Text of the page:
Two bills introduced this week in the Minnesota Senate will help Minnesota students and their families pay for the costs of higher education.
The Minnesota College Affordability for All Act will guarantee a tuition-free undergraduate public college and university education for Minnesota high school graduates whose families make less than $125,000 a year. The act makes both two- and four-year higher education programs tuition free for Minnesota families who qualify. After all existing grants are applied, the state will cover any remaining tuition.
The second bill would provide a college loan tax credit for students and families up to $5,000 based on income. The credit would apply for dependent students with parents filing jointly with incomes between $130,000 and $145,000. Students with independent tax status and household incomes between $65,000 and $95,000 annually would also qualify for the credit. The amount of the credit would decrease depending on income level.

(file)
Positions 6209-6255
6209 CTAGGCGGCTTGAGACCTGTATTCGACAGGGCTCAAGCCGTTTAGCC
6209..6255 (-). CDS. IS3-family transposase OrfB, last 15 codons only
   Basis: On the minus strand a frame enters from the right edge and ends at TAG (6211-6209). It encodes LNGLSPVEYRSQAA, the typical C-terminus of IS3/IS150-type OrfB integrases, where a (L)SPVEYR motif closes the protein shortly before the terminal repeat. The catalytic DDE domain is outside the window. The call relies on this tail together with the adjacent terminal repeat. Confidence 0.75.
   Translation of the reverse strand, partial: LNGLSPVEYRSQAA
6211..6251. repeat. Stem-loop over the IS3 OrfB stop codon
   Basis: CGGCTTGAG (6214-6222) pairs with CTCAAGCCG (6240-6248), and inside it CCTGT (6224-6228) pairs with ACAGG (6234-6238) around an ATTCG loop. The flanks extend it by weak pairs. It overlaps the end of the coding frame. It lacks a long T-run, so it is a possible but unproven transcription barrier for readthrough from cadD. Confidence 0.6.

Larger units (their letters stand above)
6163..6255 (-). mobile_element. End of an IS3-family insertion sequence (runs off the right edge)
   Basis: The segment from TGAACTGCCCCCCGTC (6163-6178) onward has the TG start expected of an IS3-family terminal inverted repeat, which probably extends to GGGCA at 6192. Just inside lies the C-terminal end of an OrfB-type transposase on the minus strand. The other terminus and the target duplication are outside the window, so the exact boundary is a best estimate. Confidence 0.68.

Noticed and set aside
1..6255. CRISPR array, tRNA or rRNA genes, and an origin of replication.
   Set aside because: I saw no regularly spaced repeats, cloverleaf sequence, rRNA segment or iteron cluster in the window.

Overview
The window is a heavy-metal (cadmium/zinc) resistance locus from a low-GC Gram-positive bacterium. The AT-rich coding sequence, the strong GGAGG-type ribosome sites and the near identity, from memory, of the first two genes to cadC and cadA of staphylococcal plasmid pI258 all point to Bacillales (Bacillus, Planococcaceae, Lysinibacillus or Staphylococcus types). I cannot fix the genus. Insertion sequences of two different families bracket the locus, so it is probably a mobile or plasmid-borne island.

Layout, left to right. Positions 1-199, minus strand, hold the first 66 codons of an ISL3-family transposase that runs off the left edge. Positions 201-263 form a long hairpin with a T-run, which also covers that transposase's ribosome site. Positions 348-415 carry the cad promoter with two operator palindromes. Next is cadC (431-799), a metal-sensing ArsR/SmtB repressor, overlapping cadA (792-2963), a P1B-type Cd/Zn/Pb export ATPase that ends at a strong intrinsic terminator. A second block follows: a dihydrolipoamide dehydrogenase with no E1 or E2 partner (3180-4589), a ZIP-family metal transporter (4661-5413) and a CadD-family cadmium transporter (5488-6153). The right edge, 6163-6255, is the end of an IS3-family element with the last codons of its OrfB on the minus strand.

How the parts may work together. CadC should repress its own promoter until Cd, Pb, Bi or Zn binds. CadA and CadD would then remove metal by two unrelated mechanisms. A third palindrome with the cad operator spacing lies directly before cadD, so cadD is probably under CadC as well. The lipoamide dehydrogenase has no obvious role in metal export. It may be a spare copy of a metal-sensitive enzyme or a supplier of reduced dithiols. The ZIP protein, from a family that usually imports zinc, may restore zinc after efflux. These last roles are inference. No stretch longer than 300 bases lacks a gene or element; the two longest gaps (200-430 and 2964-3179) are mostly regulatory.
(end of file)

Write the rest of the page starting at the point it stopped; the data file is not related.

Student loan debt continues to be a concern. The average student graduating with debt in Minnesota carries a balance of $31,579. This is the fifth highest in the country. Minnesota also ranks third highest with the proportion of students who have student debt – about 70 percent of students.
The legislation builds on Senate DFL initiatives passed previously to address student loan debt. Included were college tuition reduction and freezes, increased state grant funding, and a student loan refinancing program that so far has provided relief for 840 student loan borrowers.